According to the Federal Trade Commission (FTC), in 2019 a reported $1.9 billion was lost to financial fraud, and that represented an increase of over 15% from the previous year. However, not all financial fraud involves companies losing money in an immediately quantifiable manner. Often, the fraud centers around deception that results in a slow drain of funds or drop in profitability that can span several years. Regardless of the immediate or long-term effect, it’s important to know how to pinpoint—and stop—financial fraud before it affects your bottom line.
Evolution and Types of Financial Fraud
The most common types of financial fraud involve inflating earnings through various means. The objective is to keep specific groups of stakeholders happy. This often includes private investors, the stock market, or people or organisations holding the company’s debt. There are several ways this kind of fraud is levied, but some of the most common include:
- Extending the period of depreciation to delay when the depreciation gets factored into the company’s accounts. Many assets depreciate, steadily, year-to-year. If a valuable asset’s depreciation is left off the books for an extra year or so, stakeholders can be fooled into thinking the company’s financial performance is more valuable than it actually is.
- Hiding liabilities by shifting debt from the main company to a special purpose entity. This kind of fraud involves creating or maintaining a separate company that the main company can shovel off its debt to. The entity's balance sheet reflects the debt that used to be on the main company’s records.
- Recognising revenue early while delaying the recognition of expenses. Some companies will enter their revenue but leave out the funds they spent to make that money until a later date. When both are, eventually, included, the books balance true. But before then, it looks like the company’s revenue to expense ratio is a lot higher than it actually is.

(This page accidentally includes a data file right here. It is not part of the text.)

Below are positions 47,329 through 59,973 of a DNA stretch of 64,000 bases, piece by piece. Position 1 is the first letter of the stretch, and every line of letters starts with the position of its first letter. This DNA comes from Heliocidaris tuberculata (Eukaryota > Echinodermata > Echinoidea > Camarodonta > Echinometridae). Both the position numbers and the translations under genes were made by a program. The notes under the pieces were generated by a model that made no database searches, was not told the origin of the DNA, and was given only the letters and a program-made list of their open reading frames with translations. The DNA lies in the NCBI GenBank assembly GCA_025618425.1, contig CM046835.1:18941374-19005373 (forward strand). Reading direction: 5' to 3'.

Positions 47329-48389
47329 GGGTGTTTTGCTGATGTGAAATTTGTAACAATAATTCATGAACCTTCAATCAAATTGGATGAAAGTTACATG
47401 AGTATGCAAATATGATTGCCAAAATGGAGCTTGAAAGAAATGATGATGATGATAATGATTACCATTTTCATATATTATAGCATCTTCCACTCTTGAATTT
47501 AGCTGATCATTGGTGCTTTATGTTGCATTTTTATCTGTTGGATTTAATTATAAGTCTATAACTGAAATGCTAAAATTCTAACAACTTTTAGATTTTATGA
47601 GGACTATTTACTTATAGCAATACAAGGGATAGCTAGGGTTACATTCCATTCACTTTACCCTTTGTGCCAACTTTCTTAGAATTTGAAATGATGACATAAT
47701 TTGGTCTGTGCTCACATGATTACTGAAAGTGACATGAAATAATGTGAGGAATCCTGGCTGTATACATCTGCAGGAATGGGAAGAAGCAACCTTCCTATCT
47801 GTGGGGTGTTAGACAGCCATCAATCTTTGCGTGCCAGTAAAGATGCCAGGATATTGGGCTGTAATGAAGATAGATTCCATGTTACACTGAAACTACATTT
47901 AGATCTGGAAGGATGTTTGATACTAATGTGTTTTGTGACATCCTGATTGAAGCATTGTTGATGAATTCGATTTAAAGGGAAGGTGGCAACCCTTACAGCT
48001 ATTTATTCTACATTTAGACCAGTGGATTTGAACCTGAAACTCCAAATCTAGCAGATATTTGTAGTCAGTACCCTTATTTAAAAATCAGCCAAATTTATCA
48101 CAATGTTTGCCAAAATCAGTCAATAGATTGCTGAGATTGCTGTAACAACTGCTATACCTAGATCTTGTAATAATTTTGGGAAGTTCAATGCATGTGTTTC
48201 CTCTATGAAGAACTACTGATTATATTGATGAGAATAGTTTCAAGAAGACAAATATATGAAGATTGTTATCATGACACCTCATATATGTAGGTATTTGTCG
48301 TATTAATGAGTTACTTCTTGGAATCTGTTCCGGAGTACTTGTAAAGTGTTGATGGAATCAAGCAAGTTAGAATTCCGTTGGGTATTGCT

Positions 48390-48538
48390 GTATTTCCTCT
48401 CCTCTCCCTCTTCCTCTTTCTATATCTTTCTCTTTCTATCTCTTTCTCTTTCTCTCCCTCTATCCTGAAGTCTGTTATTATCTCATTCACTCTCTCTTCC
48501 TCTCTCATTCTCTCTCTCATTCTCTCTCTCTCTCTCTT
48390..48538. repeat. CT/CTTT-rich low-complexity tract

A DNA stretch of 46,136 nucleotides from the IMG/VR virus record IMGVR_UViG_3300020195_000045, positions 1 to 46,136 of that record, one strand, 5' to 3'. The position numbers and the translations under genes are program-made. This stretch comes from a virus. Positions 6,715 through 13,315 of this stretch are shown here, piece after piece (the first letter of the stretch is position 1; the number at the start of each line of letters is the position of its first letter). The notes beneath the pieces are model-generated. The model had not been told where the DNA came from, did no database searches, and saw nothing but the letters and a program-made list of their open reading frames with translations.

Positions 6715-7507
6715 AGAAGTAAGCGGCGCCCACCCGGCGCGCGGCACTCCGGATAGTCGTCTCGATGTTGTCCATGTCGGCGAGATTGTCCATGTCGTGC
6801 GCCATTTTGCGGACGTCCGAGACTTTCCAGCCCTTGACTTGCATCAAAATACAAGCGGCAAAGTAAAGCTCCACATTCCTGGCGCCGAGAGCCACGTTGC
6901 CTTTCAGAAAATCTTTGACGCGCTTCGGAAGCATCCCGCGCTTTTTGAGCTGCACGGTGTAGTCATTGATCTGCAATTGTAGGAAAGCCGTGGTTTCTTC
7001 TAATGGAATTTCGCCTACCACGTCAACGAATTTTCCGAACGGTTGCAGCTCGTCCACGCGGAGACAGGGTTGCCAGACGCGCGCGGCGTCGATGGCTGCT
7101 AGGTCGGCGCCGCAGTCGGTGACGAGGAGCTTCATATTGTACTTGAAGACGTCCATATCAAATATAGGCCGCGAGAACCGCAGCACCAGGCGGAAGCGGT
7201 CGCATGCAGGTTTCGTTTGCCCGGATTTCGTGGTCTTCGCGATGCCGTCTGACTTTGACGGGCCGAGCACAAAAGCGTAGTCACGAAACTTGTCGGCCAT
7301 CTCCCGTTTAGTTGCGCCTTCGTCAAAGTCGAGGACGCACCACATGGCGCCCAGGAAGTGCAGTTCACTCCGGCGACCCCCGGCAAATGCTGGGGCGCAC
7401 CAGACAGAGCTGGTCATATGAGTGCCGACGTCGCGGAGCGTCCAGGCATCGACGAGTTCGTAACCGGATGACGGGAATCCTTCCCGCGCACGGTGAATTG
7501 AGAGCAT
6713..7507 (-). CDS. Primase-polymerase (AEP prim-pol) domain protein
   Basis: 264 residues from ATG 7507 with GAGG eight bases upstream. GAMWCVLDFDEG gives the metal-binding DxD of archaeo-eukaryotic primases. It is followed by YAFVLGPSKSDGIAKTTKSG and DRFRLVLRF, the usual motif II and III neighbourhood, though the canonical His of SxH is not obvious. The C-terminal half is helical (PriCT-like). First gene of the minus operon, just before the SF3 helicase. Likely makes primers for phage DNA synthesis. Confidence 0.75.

- Incorrect capitalisation of expenses. When a company capitalises something, they categorise it as an asset instead of an expense. As a result, it shows up on the balance sheet instead of the income statement, which accounts for expenses. If an investor or other stakeholder were to ask to see the income statement, this potentially sizeable expense wouldn’t be factored in, artificially inflating the company’s performance.
- Factoring in non-existent inventory to fraudulently reduce the cost of goods sold (COGS). The lower your cost of goods sold, the more efficient your company’s production system looks. To calculate COGS, the Initial inventory is added to Purchases made during the period and the period ending inventory is deducted. So, if a company pretends that they have more inventory at the end of the period, their COGS is lower, making them look better to investors.
Cases of Financial Fraud
The history of financial fraud is long and complex, but here are some of the more notable examples. One of the largest and the most high profile frauds was that of Enron. Enron, which was once a poster boy of Wall Street, was found to have engaged in serious fraudulent activity which involved keeping large debts off the balance sheets. While the high stock prices did arouse suspicions, it was eventually an internal whistleblower’s revelations that led to the downfall of the organization. The scandal ended up costing shareholders around $74 billion and resulted in the creation of the Sarbanes-Oxley Act of 2002. In 2016, the car manufacturer Volkswagen was embroiled in a scandal that ended in a settlement estimated to be in excess of $25 billion. This was not a direct financial fraud, but nevertheless, one that had serious financial consequences . In order to avoid failing to meet emission standards set by authorities in the US and other markets, Volkswagen installed software in their vehicles that enabled them to fool emissions testers. Thus, vehicles tended to show far lesser emission levels than actual and were considered roadworthy. Once the cover-up was unearthed, it led to a recall of almost 500,000 vehicles and led to serious financial and reputational losses for the company. Other cases like the Lehmann Brothers scandal that triggered the economic recession in 2008, the Wells Fargo scandal and Bernie Madoff’s outrageous Ponzi scheme were also noteworthy, but the unfortunate situation is that despite all efforts from authorities across the world, there are still several cases which continue until this day. The most high profile case in recent times was that of the German financial services company Wirecard. The Wirecard scandal has been dubbed the “Enron of Germany.” The payment provider falsified their books by reporting money that simply did not exist, executing a fraud that spanned the globe. They owed creditors nearly $4 billion. While the CEO was arrested, their COO, who was considered to be a key figure in this scandal, is still missing at the time of writing this article.Click here to learn more.